Laughing at themselves

Robert Dennick Joki said the songs in ”Forbidden Youngstown” aren’t about specific local people. Really.

”What’s really funny, when we announced we were doing this show, I started getting messages asking if they’re about specific people,” he said. ”They aren’t at all. They’re about stereotypical types, the personalities you’ll see in theater anywhere. There’s a song about a stage mother, the former drug addict who uses theater as his anti-drug. Really, there is no specific person this is targeted at.”

Audiences can judge for themselves when Rust Belt Theater Company’s production of ”Forbidden Youngstown” opens Friday for a three-weekend run.

The show is inspired by the popular New York revue ”Forbidden Broadway,” and the Mahoning Valley version will parody songs from shows that have been performed locally in the last five years.

”I tried to stay faithful to the rules of parody, which are they have to critique the original work in some way,” said Joki, who wrote and directed the production. ”In addition to being funny and being about Youngstown, they have to parody the original musical, whatever it is.”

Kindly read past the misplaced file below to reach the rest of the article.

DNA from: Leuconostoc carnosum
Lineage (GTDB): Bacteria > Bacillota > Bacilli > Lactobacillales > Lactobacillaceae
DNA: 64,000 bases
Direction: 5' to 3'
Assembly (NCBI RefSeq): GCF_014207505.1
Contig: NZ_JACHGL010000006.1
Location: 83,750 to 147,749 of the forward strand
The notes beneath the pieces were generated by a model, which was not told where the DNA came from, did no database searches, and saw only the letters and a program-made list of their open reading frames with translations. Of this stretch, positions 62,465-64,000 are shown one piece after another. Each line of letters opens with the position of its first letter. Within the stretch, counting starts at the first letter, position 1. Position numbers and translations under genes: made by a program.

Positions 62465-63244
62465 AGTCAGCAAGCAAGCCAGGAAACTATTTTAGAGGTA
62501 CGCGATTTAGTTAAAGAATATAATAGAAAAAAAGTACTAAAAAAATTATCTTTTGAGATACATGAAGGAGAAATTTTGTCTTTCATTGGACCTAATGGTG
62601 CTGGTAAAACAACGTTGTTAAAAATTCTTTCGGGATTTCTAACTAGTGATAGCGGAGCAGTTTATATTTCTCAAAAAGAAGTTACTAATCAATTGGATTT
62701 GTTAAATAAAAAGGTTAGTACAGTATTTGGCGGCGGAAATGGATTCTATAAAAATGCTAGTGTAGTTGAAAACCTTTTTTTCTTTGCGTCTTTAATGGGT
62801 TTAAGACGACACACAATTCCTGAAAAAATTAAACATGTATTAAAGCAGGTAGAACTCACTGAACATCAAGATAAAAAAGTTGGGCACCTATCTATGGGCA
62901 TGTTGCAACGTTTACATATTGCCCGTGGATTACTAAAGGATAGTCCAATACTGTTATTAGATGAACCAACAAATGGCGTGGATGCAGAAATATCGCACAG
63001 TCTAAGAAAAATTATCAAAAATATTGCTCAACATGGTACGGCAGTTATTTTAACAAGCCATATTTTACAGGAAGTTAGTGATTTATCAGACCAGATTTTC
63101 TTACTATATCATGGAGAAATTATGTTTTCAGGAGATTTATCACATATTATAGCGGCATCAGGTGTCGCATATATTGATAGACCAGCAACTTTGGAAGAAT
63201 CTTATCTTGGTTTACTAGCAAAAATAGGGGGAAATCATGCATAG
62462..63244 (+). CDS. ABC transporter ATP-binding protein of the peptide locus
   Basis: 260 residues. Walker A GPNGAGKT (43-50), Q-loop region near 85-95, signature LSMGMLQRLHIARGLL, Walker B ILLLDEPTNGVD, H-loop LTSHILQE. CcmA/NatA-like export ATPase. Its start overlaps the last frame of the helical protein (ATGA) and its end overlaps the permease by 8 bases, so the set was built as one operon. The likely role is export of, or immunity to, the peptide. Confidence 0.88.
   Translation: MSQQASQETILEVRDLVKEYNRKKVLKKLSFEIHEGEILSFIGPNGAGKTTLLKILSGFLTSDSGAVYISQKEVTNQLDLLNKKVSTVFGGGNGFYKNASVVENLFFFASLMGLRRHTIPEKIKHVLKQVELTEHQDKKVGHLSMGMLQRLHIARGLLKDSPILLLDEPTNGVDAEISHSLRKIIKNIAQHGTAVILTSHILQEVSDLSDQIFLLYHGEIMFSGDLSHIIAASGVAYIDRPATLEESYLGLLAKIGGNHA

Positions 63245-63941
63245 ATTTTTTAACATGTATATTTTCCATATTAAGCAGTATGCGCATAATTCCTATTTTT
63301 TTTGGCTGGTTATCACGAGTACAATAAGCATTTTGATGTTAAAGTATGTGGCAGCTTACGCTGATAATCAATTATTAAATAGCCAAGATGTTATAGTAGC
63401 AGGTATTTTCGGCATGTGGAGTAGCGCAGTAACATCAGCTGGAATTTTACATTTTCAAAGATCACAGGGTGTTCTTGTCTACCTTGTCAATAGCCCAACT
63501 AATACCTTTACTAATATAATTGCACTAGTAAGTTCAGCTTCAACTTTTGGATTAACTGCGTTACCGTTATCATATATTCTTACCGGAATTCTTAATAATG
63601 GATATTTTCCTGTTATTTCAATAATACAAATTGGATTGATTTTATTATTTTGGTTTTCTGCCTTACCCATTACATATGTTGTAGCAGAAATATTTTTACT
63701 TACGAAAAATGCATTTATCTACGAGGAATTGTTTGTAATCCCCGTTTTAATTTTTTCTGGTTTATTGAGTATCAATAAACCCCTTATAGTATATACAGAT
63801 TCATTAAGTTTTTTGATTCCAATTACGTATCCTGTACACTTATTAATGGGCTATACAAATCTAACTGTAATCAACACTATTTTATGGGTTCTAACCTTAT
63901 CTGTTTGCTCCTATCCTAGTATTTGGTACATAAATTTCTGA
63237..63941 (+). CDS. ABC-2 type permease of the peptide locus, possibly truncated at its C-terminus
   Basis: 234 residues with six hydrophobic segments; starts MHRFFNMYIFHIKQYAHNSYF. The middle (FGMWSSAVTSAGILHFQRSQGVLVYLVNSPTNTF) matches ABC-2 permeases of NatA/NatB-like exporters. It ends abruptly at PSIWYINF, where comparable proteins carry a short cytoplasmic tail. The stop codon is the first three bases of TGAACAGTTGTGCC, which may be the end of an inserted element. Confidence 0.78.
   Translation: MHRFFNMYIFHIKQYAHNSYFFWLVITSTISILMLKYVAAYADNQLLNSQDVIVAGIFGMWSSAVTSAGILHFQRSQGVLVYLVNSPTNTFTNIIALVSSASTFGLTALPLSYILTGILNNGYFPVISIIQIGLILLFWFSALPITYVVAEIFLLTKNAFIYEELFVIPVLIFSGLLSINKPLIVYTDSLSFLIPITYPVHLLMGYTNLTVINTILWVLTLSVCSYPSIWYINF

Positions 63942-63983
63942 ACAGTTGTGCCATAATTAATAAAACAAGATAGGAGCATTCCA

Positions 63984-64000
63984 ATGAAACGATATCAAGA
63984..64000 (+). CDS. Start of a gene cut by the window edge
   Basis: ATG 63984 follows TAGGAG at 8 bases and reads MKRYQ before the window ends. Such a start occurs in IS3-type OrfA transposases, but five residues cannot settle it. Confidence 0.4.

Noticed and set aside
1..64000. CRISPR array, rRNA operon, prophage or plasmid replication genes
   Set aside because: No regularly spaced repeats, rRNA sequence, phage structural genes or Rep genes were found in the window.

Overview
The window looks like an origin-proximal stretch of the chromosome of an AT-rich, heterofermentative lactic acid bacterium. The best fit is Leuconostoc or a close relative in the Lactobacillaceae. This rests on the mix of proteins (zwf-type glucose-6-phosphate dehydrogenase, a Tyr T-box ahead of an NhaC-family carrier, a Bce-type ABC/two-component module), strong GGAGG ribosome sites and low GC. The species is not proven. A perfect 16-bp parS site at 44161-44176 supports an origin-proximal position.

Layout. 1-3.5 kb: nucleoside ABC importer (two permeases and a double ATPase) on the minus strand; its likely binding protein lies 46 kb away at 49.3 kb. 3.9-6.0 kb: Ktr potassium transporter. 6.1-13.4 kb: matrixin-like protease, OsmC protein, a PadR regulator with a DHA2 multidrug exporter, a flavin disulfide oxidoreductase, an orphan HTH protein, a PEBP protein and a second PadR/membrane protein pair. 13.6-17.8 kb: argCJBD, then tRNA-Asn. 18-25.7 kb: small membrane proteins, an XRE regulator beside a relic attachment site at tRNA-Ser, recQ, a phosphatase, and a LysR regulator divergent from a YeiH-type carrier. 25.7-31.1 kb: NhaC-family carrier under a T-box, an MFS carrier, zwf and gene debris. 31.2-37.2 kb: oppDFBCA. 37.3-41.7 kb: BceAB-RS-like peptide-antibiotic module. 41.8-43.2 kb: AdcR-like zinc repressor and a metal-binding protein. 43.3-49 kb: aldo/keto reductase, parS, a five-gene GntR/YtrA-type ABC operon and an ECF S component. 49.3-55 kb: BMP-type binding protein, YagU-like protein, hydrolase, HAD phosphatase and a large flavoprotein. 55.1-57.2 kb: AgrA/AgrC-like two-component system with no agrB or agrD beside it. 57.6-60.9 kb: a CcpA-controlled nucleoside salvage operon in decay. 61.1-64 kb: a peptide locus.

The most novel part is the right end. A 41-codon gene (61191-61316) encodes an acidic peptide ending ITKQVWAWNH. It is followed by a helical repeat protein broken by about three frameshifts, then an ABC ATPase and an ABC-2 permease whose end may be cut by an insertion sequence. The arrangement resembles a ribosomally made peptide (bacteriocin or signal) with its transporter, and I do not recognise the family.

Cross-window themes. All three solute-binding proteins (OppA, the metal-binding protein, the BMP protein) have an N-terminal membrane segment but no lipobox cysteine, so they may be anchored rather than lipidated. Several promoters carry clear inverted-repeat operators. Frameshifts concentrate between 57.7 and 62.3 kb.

For example the song ”Un-der-pants,” a spoof of the musical ”Chicago,” is about performing in front of an audience in underwear and trying to do Bob Fosse-style choreography.

Other songs include ”I’ll Get a Real Job Tomorrow,” “See My Breasts,” “We Need a Little Jesus,” “Off Off Off Broadway,” “You Are 60 Going on 70,” “Asian Like Me,” “I Miss the Morphine,” “One Play More,” “Fat People Choreography,” “I’m The Stage Manager … You’re Screwed” and “Gay Chorus Guys.”

The cast features Marisa Zamary, Nicole Zayas, Kage Coven, Lynn Sabeh, Grace Offerdahl, Bernadette Lim, Geri Dewitt, Tom Smith, Taylor Jordyn, Hunter Thomas, Kelsie Moon, David Cirelli, Beth Farrow, Rachel Clifford, Tyler Thorne, Donnette Bishop, Kim Nevel, Starr McClure, Celena Coven and Joki.

Joki said writing the show was similar to the original ”How the Drag Queen Stole Christmas,” which was mostly parody songs until it evolved into an original production. And like ”Drag Queen,” ”Forbidden Youngstown” could become a perennial at the theater.

”I think this is something, if there is interest, we could do in the summer every year,” he said. ”What I was hoping for (when starting Rust Belt) was a show per season that we could update every year, with ‘Drag Queen’ at Christmas, ‘Dating Sucks’ in the spring, this and ‘Living Dead (the Musical)’ in the fall. Then we can put the new work in between to test it out and see where it goes.”